By implementing iMotions in the lab, Dr. Robert Atkinson has been able to reallocate more budget to conducting and publishing behavioral science research, since the software allows for a shift away from highly technical programming skills towards carrying out experiments.
Arizona State University (ASU) works with affective computing research and trying to discover new ways of detecting changes in people’s affective states, which would enable them to change learning environments (e.g., the difficulty level) in order to improve learning outcomes. The goal is to create a closed-loop dynamic system that can adjust itself based on the changes of the user’s affective states. For this kind of research ASU is using a multimodal sensor suite.
Before using iMotions, researchers at ASU were wrestling with the issue of integration and synchronization of sensor data. They began using eye-tracking technology around 20 years ago but soon discovered that data regarding gaze tracking and visual attention are even more powerful when combined with sensors that could detect affect. The first sensor they decided to integrate with was an EEG headset, which posed fairly complicated data synchronization and integration programming issues in order to return useful metrics for data analysis. Graduate level Computer Science students were then brought into the research effort and were able to synchronize the data but only for a fixed set of equipment. Their efforts and innovation resulted in solving the synchronization issues, but provided very limited data visualization and annotation functionality. Shortly after incorporating the low-end EEG headset, other sensors and high quality EEG headsets were brought into the lab, which required even more resources and skills to integrate and synchronize the multimodal data sources if they were to keep building their own solution.
Minimizes Programming Efforts
Since adopting iMotions, ASU has published more than twenty manuscripts and conference proceedings that were supported by the software. Ninety percent of all the work done in both ASU labs involves iMotions, which minimizes programming efforts. “iMotions helps to increase the number of publications. We are able to put more resources into paying students to conduct the research that is important to the lab and larger research community. Since the iMotions design and interface are so easy and intuitive, undergraduates without technological background can run it. With iMotions I am able to have a very high volume of students working with it,” says Dr. Robert Atkinson, Associate Professor at Arizona State University. Researchers from the ASU lab are also able to decrease the amount of time they need to spend on training new research assistants because the software is very user-friendly and easy to use.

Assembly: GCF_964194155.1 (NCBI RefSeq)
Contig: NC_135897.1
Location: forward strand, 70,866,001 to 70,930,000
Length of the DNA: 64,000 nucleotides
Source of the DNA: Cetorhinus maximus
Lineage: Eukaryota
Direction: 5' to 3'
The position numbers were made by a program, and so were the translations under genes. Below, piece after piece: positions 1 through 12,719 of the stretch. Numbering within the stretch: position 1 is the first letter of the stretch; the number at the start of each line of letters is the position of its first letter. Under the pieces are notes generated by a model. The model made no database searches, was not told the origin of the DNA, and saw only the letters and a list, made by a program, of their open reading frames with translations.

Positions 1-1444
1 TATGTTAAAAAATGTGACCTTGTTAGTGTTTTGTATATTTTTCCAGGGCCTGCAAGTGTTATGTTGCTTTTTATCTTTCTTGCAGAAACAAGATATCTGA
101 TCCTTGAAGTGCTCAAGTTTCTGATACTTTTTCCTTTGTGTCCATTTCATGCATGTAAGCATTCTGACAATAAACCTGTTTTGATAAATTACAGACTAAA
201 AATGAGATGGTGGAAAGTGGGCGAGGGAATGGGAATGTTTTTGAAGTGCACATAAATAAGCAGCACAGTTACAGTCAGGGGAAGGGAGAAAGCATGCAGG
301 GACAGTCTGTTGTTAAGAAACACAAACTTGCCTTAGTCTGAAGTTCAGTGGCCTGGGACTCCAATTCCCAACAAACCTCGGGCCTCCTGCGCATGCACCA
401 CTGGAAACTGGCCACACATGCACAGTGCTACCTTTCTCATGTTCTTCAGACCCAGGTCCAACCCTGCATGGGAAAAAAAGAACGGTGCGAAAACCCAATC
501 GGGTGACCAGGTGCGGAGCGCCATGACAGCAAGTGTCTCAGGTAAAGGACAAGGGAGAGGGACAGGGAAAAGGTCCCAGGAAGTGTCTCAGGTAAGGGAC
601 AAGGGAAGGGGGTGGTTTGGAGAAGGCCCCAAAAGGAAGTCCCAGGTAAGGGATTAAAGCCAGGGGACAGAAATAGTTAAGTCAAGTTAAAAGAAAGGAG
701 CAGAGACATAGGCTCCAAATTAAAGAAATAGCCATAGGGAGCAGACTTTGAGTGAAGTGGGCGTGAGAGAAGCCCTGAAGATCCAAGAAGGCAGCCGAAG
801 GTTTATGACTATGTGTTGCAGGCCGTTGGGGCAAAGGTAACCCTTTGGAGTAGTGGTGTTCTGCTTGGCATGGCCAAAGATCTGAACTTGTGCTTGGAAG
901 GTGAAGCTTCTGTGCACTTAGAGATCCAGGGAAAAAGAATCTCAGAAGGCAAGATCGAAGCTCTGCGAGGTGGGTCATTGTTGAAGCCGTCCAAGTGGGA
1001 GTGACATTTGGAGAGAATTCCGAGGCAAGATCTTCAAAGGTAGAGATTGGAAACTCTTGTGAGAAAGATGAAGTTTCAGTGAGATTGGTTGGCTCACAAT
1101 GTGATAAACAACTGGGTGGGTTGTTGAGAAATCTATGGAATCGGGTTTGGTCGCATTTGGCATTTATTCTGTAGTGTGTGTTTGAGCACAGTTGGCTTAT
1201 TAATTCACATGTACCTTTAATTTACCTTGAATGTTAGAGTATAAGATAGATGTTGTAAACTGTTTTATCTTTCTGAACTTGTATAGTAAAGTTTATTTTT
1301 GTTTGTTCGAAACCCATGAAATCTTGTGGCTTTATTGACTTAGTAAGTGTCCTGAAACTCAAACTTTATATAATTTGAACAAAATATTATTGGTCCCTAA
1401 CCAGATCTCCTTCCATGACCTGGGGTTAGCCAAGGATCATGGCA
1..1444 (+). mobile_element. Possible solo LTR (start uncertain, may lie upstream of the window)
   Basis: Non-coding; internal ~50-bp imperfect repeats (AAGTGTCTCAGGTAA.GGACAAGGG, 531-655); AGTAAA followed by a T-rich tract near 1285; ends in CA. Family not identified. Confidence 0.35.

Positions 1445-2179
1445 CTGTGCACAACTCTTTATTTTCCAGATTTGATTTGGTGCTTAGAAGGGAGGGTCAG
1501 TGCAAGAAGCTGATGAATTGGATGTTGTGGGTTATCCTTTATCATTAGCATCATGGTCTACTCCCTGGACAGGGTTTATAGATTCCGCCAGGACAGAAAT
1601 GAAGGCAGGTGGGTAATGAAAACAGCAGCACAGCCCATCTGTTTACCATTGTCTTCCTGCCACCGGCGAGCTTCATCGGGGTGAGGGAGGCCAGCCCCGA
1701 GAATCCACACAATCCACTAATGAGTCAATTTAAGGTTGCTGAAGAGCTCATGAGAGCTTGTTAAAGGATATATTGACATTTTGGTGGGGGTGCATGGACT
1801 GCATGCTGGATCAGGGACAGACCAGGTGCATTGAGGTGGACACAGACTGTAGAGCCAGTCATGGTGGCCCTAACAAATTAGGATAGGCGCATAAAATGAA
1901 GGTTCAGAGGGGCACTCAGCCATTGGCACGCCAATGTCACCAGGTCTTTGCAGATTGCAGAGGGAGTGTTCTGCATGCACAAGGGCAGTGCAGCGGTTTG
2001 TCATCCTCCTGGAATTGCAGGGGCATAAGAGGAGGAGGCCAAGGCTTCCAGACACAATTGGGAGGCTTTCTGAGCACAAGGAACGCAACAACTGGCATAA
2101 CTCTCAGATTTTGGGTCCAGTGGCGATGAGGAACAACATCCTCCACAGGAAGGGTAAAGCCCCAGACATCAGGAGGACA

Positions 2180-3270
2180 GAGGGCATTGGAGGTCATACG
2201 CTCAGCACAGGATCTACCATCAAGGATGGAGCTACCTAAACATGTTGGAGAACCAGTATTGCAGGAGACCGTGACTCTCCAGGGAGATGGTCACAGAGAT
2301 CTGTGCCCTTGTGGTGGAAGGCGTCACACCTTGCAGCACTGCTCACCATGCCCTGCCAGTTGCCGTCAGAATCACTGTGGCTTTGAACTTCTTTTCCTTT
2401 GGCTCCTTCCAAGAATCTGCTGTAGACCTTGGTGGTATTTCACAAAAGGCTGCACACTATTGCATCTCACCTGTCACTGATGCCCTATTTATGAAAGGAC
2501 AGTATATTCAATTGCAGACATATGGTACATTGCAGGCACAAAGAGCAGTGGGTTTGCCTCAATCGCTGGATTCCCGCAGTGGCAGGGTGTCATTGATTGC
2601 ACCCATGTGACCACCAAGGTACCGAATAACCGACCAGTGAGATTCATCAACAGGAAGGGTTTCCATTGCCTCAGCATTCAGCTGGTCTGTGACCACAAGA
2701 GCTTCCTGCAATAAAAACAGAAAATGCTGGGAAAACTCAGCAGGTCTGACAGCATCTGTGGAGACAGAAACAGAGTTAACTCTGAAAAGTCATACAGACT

ASU’s initial research setup consisted of a single computer, to which they later added an eye tracker, another EEG headset and GSR sensor. By purchasing iMotions software, they suddenly had the possibility to connect various sensors and to switch between devices as much as they wanted without facing calibration and synchronization issues. Since they were very pleased with the outcome of combining sensors, they wanted to take it to the next level and increase the sophistication of their lab. Today ASU is running two different state-of-the-art labs, both that rely on the iMotions software to help combine sensor suites consisting of eye tracking (fixed and mobile), EEG, mobile stands and GSR equipment.
With the help of iMotions, ASU researchers can now easily integrate different sensors and receive fully synchronized high quality data. Because they don’t have to invest a large amount of their funding in Computer Science students that were previously dedicated to this task, more funding is available to focus on addressing important research questions rather than the technical issues of data synchronization.